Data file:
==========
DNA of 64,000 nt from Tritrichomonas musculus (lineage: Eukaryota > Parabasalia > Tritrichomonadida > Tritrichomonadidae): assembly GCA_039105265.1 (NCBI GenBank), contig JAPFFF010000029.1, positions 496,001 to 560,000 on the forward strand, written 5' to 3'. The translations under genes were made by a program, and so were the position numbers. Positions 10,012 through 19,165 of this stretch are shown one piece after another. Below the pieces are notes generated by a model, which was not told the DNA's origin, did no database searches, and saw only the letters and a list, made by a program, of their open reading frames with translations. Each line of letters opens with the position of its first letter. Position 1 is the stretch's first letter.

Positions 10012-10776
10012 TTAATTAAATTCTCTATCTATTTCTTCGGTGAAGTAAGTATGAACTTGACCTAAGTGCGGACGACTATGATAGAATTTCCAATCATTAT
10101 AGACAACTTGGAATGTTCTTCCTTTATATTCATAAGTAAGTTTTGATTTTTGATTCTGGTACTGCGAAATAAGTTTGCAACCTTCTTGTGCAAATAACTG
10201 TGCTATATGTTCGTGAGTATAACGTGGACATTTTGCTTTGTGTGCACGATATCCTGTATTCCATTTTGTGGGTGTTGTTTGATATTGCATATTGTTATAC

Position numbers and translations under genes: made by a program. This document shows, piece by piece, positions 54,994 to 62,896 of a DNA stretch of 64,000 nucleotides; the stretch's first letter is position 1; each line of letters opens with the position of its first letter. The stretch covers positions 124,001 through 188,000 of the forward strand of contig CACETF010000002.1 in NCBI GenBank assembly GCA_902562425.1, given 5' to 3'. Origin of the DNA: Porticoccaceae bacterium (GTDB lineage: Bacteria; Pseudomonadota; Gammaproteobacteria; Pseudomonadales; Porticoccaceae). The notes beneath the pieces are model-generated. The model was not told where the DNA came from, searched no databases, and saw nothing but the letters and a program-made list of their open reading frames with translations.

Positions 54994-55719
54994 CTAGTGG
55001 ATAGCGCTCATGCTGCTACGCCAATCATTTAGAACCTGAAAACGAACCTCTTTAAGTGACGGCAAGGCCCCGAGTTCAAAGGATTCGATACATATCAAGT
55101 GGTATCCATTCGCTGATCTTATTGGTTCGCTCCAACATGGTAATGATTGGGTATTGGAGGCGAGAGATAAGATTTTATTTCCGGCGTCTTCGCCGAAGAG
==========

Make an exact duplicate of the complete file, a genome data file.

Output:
DNA of 64,000 nt from Tritrichomonas musculus (lineage: Eukaryota > Parabasalia > Tritrichomonadida > Tritrichomonadidae): assembly GCA_039105265.1 (NCBI GenBank), contig JAPFFF010000029.1, positions 496,001 to 560,000 on the forward strand, written 5' to 3'. The translations under genes were made by a program, and so were the position numbers. Positions 10,012 through 19,165 of this stretch are shown one piece after another. Below the pieces are notes generated by a model, which was not told the DNA's origin, did no database searches, and saw only the letters and a list, made by a program, of their open reading frames with translations. Each line of letters opens with the position of its first letter. Position 1 is the stretch's first letter.

Positions 10012-10776
10012 TTAATTAAATTCTCTATCTATTTCTTCGGTGAAGTAAGTATGAACTTGACCTAAGTGCGGACGACTATGATAGAATTTCCAATCATTAT
10101 AGACAACTTGGAATGTTCTTCCTTTATATTCATAAGTAAGTTTTGATTTTTGATTCTGGTACTGCGAAATAAGTTTGCAACCTTCTTGTGCAAATAACTG
10201 TGCTATATGTTCGTGAGTATAACGTGGACATTTTGCTTTGTGTGCACGATATCCTGTATTCCATTTTGTGGGTGTTGTTTGATATTGCATATTGTTATAC

Position numbers and translations under genes: made by a program. This document shows, piece by piece, positions 54,994 to 62,896 of a DNA stretch of 64,000 nucleotides; the stretch's first letter is position 1; each line of letters opens with the position of its first letter. The stretch covers positions 124,001 through 188,000 of the forward strand of contig CACETF010000002.1 in NCBI GenBank assembly GCA_902562425.1, given 5' to 3'. Origin of the DNA: Porticoccaceae bacterium (GTDB lineage: Bacteria; Pseudomonadota; Gammaproteobacteria; Pseudomonadales; Porticoccaceae). The notes beneath the pieces are model-generated. The model was not told where the DNA came from, searched no databases, and saw nothing but the letters and a program-made list of their open reading frames with translations.

Positions 54994-55719
54994 CTAGTGG
55001 ATAGCGCTCATGCTGCTACGCCAATCATTTAGAACCTGAAAACGAACCTCTTTAAGTGACGGCAAGGCCCCGAGTTCAAAGGATTCGATACATATCAAGT
55101 GGTATCCATTCGCTGATCTTATTGGTTCGCTCCAACATGGTAATGATTGGGTATTGGAGGCGAGAGATAAGATTTTATTTCCGGCGTCTTCGCCGAAGAG